You do not have to sign anything at this point. Issuing the credit card basically acts as the merchant’s signature and your use of the credit card acts as your signature.
Changes to the Credit Card Contract
Over time, your contract might change. Your bank has up to 30 days after a change to advise you, in writing, of:
- an extension of your grace period
- a decrease in fees that aren’t related to the interest rate
- a decrease in the interest rate
- a decrease in your credit limit
- a change to any optional service that you’ve chosen
- a change to the interest rate caused by a variation in the reference rate (for credit cards with variable rates)
For other changes, the bank or must inform you of the change, in writing, at least 30 days before it comes into effect. Further, the credit card company cannot increase your credit limit without your authorization. If you give your authorization verbally, they must confirm the change in writing by the time of your next credit card statement, at the latest.
The Monthly Statement
The monthly statement must be sent at least 21 days before the end of the grace period. It must contain the following information:
- the date of the end of the time period
- the account balance at the beginning of the period
- the date, description and value of each transaction that was made in the account during the period.
- the date and amount of each payment that has been made or of each sum that has been credited during the period
- fees charged during the period
- the account balance at the end of the period
- the minimum payment required for the period
- the time during which you can pay without interest, except for cash advances
Statements That Aren’t Provided – Consequences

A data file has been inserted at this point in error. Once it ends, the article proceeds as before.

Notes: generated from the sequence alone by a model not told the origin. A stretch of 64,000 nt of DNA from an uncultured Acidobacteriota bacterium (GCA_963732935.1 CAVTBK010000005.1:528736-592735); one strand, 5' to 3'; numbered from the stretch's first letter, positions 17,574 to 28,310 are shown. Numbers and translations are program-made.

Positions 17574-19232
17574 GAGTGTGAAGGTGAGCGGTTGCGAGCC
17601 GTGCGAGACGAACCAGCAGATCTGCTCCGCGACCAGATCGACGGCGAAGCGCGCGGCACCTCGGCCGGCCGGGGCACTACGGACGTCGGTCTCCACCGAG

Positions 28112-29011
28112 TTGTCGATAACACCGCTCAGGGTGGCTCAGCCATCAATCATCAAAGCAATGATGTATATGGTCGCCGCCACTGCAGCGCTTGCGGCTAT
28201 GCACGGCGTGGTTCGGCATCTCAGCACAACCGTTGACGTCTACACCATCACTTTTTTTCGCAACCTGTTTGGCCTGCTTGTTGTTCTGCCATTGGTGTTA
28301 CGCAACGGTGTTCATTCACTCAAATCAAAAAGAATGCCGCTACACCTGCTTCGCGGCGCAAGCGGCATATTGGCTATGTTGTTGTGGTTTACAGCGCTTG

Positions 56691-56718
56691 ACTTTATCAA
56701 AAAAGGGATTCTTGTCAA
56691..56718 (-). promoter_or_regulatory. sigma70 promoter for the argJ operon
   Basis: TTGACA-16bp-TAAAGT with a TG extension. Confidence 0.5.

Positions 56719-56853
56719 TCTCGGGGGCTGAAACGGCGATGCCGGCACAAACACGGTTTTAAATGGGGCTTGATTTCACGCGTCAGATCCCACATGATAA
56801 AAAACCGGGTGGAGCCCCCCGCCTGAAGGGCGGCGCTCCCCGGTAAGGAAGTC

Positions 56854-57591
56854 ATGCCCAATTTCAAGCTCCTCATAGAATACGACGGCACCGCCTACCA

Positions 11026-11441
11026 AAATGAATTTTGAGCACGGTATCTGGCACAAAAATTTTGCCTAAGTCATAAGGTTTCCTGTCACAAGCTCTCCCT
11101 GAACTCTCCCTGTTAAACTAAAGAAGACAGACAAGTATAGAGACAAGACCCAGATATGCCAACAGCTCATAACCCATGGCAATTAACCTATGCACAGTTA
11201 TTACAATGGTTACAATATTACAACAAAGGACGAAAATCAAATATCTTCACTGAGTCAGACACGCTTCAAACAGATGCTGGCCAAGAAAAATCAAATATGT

If you haven’t received your statement of account, the company cannot claim interest on the unpaid balance, except for cash advances. The situation is obviously different if it’s your fault that you didn’t receive it, for example, because you didn’t advise the company that you changed your address.
A Mistake on Your Credit Card Statement
If you notice a mistake on your credit card statement, you must advise the company that issued the card quickly and in writing. Your notice must indicate your name, the mistake you noticed, the amount of money involved and the reasons for which you think there’s been a mistake.
You can ask the company for a copy of the bills for each transaction made on your account. The company must provide them free of charge.
The company has 60 days from when you send your notice to correct the statement of account or to explain why it refuses to. If it refuses, it must provide you with its proof.
If the company doesn’t answer within 60 days, it loses its right to claim the amount of money that is contested and the credit fees on this amount.
Liability in Case of Loss or Theft of a Credit Card
When you notice the loss or theft of your credit card, you must advise the company that issued the card immediately. From the moment that it’s been advised, the company cannot consider you to be liable for debts that result from use of the card.
Even if you forget to advise the company of the loss or theft of your card, you cannot be held responsible for more than $50.
However, you might have to pay back the credit card company if the company proves that you were very reckless or careless in protecting your PIN (personal identification number).
This article explains in a general way the law that applies in Quebec. This article is not a legal opinion or legal advice. To find out the specific rules for your situation, consult a lawyer or notary.